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Adv Genet. 2011;74:141-73. doi: 10.1016/B978-0-12-387690-4.00005-2.

Molecular genetic analysis of circadian timekeeping in Drosophila.

Author information

1
Department of Biology and Center for Biological Clocks Research, Texas A&MUniversity, College Station, USA.

Abstract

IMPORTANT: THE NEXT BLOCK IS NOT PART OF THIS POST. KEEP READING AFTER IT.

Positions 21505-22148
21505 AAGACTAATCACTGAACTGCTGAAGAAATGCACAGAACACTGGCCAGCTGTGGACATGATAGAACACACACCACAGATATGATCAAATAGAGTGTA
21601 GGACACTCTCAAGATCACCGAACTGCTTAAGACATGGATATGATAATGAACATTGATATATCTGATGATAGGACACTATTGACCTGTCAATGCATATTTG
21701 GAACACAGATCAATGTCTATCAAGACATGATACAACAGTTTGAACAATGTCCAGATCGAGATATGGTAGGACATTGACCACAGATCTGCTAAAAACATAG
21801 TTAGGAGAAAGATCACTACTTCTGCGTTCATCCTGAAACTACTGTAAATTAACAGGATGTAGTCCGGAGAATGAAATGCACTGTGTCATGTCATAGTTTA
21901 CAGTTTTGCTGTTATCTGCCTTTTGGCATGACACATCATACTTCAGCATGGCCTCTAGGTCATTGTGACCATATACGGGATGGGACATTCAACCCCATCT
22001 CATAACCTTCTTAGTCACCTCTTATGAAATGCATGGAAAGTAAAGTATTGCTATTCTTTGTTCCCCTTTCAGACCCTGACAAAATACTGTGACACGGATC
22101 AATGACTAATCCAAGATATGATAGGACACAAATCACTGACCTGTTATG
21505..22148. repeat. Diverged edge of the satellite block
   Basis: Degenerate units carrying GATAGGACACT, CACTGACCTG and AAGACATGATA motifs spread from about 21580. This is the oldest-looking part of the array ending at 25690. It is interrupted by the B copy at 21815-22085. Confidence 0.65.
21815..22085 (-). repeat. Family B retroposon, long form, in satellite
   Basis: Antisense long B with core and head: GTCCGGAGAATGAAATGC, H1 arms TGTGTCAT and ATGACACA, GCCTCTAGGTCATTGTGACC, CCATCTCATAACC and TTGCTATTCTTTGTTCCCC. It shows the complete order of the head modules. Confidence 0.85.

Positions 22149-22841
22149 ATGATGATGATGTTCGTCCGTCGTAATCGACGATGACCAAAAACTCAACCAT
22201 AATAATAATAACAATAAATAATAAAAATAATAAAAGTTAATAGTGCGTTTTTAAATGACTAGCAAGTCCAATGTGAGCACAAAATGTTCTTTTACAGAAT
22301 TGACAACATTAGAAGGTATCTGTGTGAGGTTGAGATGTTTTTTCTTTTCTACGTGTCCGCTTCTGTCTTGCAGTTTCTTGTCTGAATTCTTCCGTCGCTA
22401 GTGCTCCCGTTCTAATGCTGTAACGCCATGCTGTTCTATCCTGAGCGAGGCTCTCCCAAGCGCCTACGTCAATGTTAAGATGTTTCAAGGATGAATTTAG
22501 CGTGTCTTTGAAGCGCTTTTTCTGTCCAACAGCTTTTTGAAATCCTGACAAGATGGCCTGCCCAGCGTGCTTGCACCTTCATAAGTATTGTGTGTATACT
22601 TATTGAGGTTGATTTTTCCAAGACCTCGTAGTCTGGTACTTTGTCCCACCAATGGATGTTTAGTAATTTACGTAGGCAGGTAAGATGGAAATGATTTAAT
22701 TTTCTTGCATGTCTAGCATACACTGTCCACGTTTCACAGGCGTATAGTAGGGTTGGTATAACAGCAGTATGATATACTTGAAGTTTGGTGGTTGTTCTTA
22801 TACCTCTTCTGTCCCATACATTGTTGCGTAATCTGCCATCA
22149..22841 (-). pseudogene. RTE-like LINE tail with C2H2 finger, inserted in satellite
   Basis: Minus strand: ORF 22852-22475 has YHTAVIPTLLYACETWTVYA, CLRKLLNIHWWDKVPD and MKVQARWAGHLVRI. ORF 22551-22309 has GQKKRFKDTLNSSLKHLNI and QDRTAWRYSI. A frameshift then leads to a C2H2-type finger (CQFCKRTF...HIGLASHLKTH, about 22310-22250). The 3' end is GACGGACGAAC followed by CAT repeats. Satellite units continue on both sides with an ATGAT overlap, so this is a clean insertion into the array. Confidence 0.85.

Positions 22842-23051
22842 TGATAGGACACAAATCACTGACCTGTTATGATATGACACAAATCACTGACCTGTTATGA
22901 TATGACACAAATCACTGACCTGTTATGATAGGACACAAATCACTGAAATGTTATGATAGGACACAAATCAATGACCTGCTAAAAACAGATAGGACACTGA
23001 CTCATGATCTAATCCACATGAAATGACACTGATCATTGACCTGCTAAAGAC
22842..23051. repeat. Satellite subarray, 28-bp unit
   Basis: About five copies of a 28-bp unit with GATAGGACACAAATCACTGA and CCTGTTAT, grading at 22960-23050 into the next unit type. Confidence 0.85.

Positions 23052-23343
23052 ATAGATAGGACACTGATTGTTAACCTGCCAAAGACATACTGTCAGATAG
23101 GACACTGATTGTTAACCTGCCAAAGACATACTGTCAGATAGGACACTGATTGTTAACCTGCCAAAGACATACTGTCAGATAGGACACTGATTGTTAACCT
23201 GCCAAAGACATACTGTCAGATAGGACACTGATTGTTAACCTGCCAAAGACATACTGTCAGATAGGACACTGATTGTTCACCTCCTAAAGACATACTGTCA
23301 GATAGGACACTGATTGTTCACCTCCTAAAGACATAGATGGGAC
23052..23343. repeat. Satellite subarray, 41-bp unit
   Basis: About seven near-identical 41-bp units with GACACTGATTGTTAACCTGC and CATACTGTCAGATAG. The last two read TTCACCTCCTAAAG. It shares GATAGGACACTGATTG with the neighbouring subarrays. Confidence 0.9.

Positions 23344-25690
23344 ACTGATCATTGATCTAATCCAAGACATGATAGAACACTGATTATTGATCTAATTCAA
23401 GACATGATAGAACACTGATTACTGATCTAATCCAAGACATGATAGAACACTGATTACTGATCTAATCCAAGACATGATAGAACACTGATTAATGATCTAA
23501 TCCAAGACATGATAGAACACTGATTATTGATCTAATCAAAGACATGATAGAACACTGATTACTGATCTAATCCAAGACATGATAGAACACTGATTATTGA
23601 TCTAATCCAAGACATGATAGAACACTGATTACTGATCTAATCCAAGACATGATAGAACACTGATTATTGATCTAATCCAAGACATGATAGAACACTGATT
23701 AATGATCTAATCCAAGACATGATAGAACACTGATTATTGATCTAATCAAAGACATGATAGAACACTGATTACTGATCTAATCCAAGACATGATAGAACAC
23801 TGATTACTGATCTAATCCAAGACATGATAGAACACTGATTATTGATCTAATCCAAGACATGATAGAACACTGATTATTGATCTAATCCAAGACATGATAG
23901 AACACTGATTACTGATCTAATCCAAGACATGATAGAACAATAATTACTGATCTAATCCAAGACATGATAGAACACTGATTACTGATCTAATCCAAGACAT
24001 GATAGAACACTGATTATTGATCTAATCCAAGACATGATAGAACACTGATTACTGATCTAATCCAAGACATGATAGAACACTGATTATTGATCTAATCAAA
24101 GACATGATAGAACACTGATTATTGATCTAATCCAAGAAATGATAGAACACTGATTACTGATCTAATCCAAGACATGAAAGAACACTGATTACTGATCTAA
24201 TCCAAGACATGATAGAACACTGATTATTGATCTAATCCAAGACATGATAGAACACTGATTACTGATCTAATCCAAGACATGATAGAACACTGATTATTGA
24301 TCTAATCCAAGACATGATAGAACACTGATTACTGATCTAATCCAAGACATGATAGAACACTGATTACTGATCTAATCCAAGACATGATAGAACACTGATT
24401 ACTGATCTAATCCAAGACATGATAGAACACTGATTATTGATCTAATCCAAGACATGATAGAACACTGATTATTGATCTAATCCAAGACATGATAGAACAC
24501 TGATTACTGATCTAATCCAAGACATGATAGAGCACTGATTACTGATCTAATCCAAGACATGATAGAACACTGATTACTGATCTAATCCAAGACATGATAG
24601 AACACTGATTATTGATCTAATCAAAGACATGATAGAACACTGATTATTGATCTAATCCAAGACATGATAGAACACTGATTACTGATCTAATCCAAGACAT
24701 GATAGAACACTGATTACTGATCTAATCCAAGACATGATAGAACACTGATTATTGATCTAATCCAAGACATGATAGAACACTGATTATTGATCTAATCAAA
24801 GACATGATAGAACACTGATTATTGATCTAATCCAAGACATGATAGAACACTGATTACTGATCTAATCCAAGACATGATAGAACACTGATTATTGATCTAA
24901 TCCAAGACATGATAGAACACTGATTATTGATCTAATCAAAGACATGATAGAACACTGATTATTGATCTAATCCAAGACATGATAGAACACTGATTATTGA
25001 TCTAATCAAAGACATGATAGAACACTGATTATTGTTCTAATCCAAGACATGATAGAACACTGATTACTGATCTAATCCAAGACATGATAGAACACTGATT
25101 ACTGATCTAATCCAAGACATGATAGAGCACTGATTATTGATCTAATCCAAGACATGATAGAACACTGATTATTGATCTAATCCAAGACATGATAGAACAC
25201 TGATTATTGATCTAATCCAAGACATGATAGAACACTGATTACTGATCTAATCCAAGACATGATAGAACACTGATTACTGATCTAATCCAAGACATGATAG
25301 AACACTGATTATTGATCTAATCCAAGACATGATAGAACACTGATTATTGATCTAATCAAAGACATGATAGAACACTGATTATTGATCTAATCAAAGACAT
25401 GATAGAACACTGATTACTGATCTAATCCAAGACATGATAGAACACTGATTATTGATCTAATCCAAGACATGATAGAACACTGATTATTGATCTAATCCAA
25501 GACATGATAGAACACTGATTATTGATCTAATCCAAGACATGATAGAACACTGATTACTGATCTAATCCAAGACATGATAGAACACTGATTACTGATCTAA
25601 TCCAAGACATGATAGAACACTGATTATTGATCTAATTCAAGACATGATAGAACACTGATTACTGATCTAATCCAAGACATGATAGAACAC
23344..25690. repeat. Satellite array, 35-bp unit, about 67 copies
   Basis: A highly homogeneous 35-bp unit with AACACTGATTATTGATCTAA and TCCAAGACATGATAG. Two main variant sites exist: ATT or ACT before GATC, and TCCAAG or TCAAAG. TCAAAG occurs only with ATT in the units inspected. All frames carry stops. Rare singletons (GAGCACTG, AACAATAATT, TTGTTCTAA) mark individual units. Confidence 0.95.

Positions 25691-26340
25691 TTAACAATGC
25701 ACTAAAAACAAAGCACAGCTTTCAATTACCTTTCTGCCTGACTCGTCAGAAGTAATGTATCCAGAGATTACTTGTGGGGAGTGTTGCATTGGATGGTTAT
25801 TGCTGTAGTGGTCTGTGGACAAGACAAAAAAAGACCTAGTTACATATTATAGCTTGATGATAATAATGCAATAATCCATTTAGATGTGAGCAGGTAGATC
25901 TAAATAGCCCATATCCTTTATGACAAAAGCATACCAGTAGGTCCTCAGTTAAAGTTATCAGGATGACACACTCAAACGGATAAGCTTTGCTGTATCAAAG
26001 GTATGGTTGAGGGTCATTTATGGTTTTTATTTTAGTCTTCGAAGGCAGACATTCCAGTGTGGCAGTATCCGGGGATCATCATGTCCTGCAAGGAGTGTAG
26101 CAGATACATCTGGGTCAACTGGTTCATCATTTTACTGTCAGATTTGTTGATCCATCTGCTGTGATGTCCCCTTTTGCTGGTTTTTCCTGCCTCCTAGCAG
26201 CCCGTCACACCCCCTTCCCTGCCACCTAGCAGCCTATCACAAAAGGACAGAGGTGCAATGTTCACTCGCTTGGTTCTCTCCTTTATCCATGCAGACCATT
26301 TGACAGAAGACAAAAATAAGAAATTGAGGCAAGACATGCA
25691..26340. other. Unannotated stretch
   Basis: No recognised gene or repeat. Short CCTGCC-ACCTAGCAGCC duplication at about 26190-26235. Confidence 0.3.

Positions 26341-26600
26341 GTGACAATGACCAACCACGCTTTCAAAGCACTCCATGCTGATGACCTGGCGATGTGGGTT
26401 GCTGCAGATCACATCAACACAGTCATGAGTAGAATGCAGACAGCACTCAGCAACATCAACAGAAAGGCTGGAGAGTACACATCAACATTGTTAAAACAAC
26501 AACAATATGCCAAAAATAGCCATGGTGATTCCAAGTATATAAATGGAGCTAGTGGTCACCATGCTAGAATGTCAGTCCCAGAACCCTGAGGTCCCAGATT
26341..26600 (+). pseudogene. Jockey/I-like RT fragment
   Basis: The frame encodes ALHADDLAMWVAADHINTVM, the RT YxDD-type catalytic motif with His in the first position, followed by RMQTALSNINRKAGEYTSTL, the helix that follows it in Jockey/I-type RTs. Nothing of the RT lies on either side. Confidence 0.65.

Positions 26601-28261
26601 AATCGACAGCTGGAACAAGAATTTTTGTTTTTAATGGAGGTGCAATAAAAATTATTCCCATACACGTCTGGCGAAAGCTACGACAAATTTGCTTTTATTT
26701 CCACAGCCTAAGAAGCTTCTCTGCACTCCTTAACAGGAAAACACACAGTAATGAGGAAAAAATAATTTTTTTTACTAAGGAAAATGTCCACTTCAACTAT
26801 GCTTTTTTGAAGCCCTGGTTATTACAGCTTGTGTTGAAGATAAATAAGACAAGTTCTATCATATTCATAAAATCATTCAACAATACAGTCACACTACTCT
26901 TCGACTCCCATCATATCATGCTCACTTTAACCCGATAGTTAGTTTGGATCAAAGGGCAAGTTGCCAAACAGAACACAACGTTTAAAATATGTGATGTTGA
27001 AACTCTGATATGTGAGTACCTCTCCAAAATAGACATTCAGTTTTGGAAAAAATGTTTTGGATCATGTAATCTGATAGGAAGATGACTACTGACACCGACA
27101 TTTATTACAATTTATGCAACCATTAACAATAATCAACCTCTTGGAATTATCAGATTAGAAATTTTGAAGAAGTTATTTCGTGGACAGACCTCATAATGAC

A genetic screen for mutants that alter circadian rhythms in Drosophila identified the first clock gene-the period (per) gene. The per gene is a central player within a transcriptional feedback loop that represents the core mechanism for keeping circadian time in Drosophila and other animals. The per feedback loop, or core loop, is interlocked with the Clock (Clk) feedback loop, but whether the Clk feedback loop contributes to circadian timekeeping is not known. A series of distinct molecular events are thought to control transcriptional feedback in the core loop. The time it takes to complete these events should take much less than 24h, thus delays must be imposed at different steps within the core loop. As new clock genes are identified, the molecular mechanisms responsible for these delays have been revealed in ever-increasing detail and provide an in-depth accounting of how transcriptional feedback loops keep circadian time. The phase of these feedback loops shifts to maintain synchrony with environmental cycles, the most reliable of which is light. Although a great deal is known about cell-autonomous mechanisms of light-induced phase shifting by CRYPTOCHROME (CRY), much less is known about non-cell autonomous mechanisms. CRY mediates phase shifts through an uncharacterized mechanism in certain brain oscillator neurons and carries out a dual role as a photoreceptor and transcription factor in other tissues. Here, I review how transcriptional feedback loops function to keep time in Drosophila, how they impose delays to maintain a 24-h cycle, and how they maintain synchrony with environmental light:dark cycles. The transcriptional feedback loops that keep time in Drosophila are well conserved in other animals, thus what we learn about these loops in Drosophila should continue to provide insight into the operation of analogous transcriptional feedback loops in other animals.

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